What Are the Health Benefits of Root Vegetables?

Medically Reviewed by Dan Brennan, MD on November 09, 2021
3 min read

Root vegetables are grown underground and include onions, garlic, carrots, potatoes, and beets, among others. They offer a variety of flavors and can be prepared in many ways. They're also dense in essential nutrients and come with a number of health benefits.

Root vegetables are starchy veggies that grow underneath the soil. The starchy part, called the storage organ, grows underground while other parts of the plant grow through the soil and to the surface. The storage organ provides the rest of the plant with the nutrients it needs to keep growing.

While the peak season for most root vegetables is spring through fall, they're available all year long. 

There are many kinds of root vegetables, some of which you're probably familiar with.

Bulbs. These root vegetables have a large bulb where nutrients are stored. Some examples of bulb vegetables include:

  • Fennel
  • Onions
  • Shallots
  • Garlic

Corms. Corms have short, thick stems. Some examples of corms include:

  • Celery root
  • Water chestnut
  • Taro 

Tubers. Tubers grow underground horizontally. They include:

Root crops. These are starchy vegetables with roots, such as:

Root vegetables are packed with fiber and antioxidants, and low in calories, fat, and cholesterol. Root vegetables are also excellent sources of carotenoids. These are naturally occurring pigments that may decrease the risk of certain cancers and help protect your eyes.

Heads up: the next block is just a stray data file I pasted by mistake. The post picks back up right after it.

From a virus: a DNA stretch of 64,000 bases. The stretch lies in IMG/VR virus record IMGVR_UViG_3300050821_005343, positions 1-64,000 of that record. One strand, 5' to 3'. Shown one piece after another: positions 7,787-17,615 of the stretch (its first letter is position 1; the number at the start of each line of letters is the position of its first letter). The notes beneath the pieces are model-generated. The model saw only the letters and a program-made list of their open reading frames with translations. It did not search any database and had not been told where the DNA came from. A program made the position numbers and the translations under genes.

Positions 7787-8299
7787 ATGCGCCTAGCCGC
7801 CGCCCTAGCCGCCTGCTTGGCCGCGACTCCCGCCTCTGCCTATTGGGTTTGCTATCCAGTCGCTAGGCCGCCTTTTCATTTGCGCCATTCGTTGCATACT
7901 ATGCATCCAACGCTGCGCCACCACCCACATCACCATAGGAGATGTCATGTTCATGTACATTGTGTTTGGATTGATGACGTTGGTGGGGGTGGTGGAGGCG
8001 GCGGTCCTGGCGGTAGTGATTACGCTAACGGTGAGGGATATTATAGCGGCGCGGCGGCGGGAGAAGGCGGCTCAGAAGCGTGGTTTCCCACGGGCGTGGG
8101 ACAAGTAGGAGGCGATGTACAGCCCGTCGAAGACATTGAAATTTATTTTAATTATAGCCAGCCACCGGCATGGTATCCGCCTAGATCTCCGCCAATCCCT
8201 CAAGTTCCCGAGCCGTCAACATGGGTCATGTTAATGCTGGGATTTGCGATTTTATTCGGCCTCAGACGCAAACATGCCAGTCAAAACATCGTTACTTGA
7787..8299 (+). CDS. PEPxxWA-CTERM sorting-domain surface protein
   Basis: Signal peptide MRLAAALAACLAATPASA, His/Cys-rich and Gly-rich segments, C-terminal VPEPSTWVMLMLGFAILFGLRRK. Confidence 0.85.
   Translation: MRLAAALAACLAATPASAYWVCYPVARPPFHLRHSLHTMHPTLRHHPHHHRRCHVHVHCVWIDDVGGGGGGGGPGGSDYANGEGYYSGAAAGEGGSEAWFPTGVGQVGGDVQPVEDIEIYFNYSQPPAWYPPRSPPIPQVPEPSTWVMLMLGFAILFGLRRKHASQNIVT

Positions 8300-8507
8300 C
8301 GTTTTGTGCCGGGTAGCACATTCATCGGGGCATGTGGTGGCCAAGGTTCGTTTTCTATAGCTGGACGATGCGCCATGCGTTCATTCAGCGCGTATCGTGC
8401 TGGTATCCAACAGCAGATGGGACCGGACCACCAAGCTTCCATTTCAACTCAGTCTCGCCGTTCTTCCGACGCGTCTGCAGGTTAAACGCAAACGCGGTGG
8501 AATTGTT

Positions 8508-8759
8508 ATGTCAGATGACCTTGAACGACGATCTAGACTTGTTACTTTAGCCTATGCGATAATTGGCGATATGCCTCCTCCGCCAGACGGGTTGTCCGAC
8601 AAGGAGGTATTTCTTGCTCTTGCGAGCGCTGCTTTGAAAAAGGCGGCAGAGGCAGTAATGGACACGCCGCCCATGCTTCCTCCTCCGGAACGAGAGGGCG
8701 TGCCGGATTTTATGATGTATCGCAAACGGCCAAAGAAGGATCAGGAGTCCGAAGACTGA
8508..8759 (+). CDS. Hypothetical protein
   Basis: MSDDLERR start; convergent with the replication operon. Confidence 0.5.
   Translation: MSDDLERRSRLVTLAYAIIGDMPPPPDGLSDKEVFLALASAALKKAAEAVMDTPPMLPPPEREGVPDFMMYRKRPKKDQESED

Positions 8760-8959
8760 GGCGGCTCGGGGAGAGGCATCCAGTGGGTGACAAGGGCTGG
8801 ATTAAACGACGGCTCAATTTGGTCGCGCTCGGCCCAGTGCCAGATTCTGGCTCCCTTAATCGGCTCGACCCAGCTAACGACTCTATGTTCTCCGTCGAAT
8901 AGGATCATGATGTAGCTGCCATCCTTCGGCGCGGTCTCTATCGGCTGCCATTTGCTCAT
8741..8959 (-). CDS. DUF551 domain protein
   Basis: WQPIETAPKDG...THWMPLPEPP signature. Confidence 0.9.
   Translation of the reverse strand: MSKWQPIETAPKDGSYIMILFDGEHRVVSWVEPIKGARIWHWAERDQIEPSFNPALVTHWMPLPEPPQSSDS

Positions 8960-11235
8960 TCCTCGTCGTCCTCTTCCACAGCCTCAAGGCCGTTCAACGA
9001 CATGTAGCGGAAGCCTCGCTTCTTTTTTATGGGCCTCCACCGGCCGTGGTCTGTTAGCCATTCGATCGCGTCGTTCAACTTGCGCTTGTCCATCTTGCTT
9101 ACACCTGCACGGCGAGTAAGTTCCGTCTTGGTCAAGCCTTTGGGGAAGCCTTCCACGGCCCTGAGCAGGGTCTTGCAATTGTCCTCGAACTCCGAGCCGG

Root vegetables with carotenoids are brightly colored, including:

  • Sweet potatoes
  • Carrots
  • Rutabagas
  • Turnips 

Experts say it’s best to eat a variety of colors of vegetables. Different colors signal different nutrients, vitamins, and minerals. In general, root vegetables are e good sources of:

  • Potassium
  • Folate
  • Complex carbohydrates
  • Fiber
  • Vitamins A, B, and C
  • Manganese 

Some popular root vegetables are especially rich in certain essential nutrients.

Carrots. Carrots have high levels of beta carotene, a carotenoid. Inside the body, beta carotene is turned into vitamin A. In addition to helping your eyes, vitamin A supports a healthy immune system.

Beets. Beets have high levels of betaine, an antioxidant that has heart benefits. They contain nitrates, which support better circulation and help lower blood pressure. Beets are also good sources of:

  • Potassium
  • Manganese
  • Iron
  • Folates
  • B vitamins

Beets have the most sugar of any vegetable, but they're still low in calories.

Potatoes. Potatoes are one of the most popular root vegetables. A medium-sized baked potato has only 164 calories but provides you with 935 milligrams of potassium. That’s twice the amount of potassium found in a banana. Potatoes are also good sources of vitamin C and B6.

Turnips.Turnips are high in vitamin C, which supports a healthy immune system and helps fight off infections. They're also rich in fiber, which can aid in digestion, and are good sources of:

  • Vitamin A
  • B vitamins
  • Vitamin C
  • Calcium
  • Iron
  • Potassium
  • Manganese
  • Copper 

Sweet potatoes. A medium-sized sweet potato only has 103 calories and 1,096 micrograms of vitamin A. One sweet potato is enough to meet your daily requirement of vitamin A.

Root vegetables are starches. That means they’re rich in carbs that your body turns into glucose, a type of sugar, to use for energy. Your body needs carbs. But if you eat more than your body burns, they'll be stored as fat.

Think of them as you would grains like rice or pasta. Control your portion size. Think of a serving as about the size of your fist.

Eating large servings of root vegetables or other carbs in one sitting can cause your blood sugar to spike. Repeated blood sugar spikes may increase your risk of diabetes. If you already have diabetes, sugar spikes can make it difficult to manage.